A question that keeps coming up about self-confidence is this. Why is there a difference in self-confidence depending on what we do? If we are confident in one area, why doesn’t that confidence cross over to other areas?
Have you ever wondered about this? Before we address this question directly, let’s make sure we are clear on some important concepts.
Self-confidence is not the same as self-esteem!
The first thing we need to understand is that self-confidence and self-esteem are not the same thing at all. Now I have read countless articles that claim they are the same, so let’s define the difference and rid ourselves of this misnomer.
Simply put, self-confidence is our personal assessment of our own abilities, and self-esteem is our personal assessment of our worth or value as a person. One may affect the other, but they are clearly not the same.
Consider this major difference
We all have a variety of abilities, some that we are good at and others that need work. This means that we evaluate our proficiency in each of these areas separately. The fact that we may be good at math has no influence on how good we are at spelling. In fact, because the two are unrelated, they each get their own confidence rating.
On the other hand, self-esteem is about the whole person. Even though we are made up of a multitude of different aspects, self-esteem is a blanket approach. It is a personal estimation of the composite person without regard to the individual components. In this case, emotionally speaking, one size (rating) fits all.
How are they related?
The relationship between self-confidence and self-esteem is not as close as you might think. First of all, we should never conclude that a lack of confidence in one, or even several areas, is somehow tied to a lack of self-esteem. Even people with a healthy sense of self-worth have areas in their life where they don’t have a great deal of confidence. The distinction here is in realizing that ability does not equal personal worth.
On the positive side, when we perform a task well it boosts our confidence in that particular area. Feeling confident makes us feel good about ourselves in general, which has a positive influence on our self-esteem. So developing our overall sense of self-confidence is very likely to increase our self-esteem as well.
Back to our opening question
As we learned, there is a difference in our confidence depending on what we do because confidence is task specific. It’s hard to be good at everything and on the surface; confidence seems to depend on performance. Now, let’s look at the crossover effect. When two sets of skills are unrelated, like math and spelling, there is no confidence crossover. However, when two tasks are similar in some way, it’s a different story.
People who are veracious readers are often good at spelling. Why? Because the two are related. There is considerable overlap from one to the other. Reading means seeing how words are spelled over and over again. This exposure has a positive influence on our ability to spell correctly. This is especially true in a language like English, which refuses to abide by its own rules. If you feel confident about your reading skills, there is a 90% likelihood that you will also feel confident about your spelling skills.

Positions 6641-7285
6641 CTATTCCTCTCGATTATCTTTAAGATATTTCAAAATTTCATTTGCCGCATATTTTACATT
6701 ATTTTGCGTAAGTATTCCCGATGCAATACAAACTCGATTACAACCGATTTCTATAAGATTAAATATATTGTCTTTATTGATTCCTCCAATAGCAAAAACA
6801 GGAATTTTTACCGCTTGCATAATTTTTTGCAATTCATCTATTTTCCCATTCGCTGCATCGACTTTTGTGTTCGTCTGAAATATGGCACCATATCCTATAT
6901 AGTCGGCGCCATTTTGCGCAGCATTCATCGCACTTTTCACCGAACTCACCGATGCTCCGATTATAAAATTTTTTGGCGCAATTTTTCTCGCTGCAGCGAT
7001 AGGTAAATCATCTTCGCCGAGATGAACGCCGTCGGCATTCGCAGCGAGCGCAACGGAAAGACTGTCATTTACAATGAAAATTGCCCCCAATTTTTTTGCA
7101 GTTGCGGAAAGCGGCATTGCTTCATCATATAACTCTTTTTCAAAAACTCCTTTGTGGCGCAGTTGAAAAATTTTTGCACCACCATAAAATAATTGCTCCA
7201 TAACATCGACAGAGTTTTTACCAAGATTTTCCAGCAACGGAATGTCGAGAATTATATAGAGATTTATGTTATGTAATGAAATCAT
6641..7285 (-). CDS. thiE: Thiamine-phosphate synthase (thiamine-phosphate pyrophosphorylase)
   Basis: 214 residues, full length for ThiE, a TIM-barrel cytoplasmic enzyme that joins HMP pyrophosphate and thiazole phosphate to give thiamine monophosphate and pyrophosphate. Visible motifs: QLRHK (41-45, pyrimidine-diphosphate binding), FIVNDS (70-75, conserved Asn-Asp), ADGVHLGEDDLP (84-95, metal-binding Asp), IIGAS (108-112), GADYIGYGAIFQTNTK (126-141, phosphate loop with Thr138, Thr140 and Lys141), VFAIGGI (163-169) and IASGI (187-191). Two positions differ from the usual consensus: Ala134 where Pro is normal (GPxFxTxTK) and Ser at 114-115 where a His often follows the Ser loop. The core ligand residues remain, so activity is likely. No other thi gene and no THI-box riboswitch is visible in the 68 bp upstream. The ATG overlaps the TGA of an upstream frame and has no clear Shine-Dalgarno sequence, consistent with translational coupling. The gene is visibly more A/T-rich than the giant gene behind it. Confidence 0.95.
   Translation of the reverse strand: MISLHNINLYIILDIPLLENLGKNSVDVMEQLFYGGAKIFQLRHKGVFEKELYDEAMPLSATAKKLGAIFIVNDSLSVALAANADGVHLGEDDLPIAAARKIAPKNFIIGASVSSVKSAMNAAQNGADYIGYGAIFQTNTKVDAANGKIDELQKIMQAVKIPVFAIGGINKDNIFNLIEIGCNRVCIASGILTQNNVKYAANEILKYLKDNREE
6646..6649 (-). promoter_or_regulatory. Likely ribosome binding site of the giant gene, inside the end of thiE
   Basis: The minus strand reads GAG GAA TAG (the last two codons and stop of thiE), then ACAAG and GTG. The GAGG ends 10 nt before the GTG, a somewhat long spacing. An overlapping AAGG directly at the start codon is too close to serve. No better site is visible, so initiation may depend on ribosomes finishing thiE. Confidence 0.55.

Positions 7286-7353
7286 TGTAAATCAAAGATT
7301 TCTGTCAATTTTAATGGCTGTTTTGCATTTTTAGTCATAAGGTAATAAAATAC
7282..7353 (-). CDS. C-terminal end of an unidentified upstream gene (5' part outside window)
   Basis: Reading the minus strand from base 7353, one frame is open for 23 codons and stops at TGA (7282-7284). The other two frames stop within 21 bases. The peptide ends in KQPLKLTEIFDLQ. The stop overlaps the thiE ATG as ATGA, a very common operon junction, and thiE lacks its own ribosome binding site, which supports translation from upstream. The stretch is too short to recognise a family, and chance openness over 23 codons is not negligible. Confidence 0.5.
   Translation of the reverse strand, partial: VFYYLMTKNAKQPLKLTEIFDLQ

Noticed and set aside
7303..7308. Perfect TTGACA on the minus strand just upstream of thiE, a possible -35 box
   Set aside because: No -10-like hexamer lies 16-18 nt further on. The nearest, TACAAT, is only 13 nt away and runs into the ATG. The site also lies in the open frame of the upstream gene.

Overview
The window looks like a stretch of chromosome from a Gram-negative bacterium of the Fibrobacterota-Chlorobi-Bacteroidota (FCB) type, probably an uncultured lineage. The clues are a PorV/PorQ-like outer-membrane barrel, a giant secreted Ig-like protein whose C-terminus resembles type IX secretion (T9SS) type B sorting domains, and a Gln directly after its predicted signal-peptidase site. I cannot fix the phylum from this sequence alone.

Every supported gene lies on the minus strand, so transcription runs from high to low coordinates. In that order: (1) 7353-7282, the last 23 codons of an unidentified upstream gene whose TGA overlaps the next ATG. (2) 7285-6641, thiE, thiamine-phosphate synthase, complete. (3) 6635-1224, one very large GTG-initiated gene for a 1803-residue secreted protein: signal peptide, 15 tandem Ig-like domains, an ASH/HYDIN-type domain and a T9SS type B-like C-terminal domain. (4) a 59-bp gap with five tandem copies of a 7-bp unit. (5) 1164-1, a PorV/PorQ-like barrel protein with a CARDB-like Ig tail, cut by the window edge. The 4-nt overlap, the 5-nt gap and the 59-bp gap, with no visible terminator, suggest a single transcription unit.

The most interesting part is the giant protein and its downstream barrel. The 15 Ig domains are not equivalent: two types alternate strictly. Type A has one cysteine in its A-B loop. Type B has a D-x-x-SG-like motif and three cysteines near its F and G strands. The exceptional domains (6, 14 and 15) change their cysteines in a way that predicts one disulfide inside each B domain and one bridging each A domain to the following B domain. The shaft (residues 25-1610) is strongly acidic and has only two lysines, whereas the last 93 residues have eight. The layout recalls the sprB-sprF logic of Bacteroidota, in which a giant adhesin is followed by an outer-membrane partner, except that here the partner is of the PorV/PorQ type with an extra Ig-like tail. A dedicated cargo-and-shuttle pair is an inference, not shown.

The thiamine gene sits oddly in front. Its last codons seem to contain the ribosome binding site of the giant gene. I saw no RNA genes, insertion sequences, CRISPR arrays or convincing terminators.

Creating the crossover perception
Remember, self-confidence is based on how we feel about our own abilities. We can create confidence transference by identifying a similarity between two different tasks. It doesn’t matter if that similarity is real or imagined, as long as we perceive it to be there.
Let’s say that you are a good dancer but you have never taken an aerobics class. So you reason that they both involve coordinated movements done to music. They both have a series of moves that are repeated, and they both involve exercise. The conclusion, “since I am a good dancer I feel confident that I will also be good at aerobics.”
Teach yourself to recognize similarities
The better you become at seeing how one task is like another, the more you can spread self-confidence from one area to the next. As you practice making these connections it becomes increasingly easier to do. Of course, there are some natural limits to this type of transference. For example saying: “I am already good at driving a car, so I should also be good at brain surgery since they both involve eye-hand coordination,” is probably not going to work.
To make the most of this simple technique, don’t be afraid to be creative within reason. Keep in mind that your perception is what’s important here. Always look for a reason to transfer your feelings of confidence in one area to another through task similarity.
Building self-confidence A-Z
There are many ways to increase our personal level of self-confidence. To build unstoppable self-confidence means adjusting our beliefs, perceptions, habits and language. It also means building on smaller successes to create momentum. Subtle shifts in these areas can produce amazing results.
Did you relate to the definition of self esteem?
How about its relationship with self-confidence?
Do you agree or disagree?
The lines are open!
Watch this video: To truly understand what is involved in building unstoppable self-confidence, we first must understand the relationship of Cause and Effect. In this short video Dr. Robert Anthony explains why cause is more powerful than effect and how you can use this knowledge to build your self-confidence very quickly. Self-Confidence Creator Video.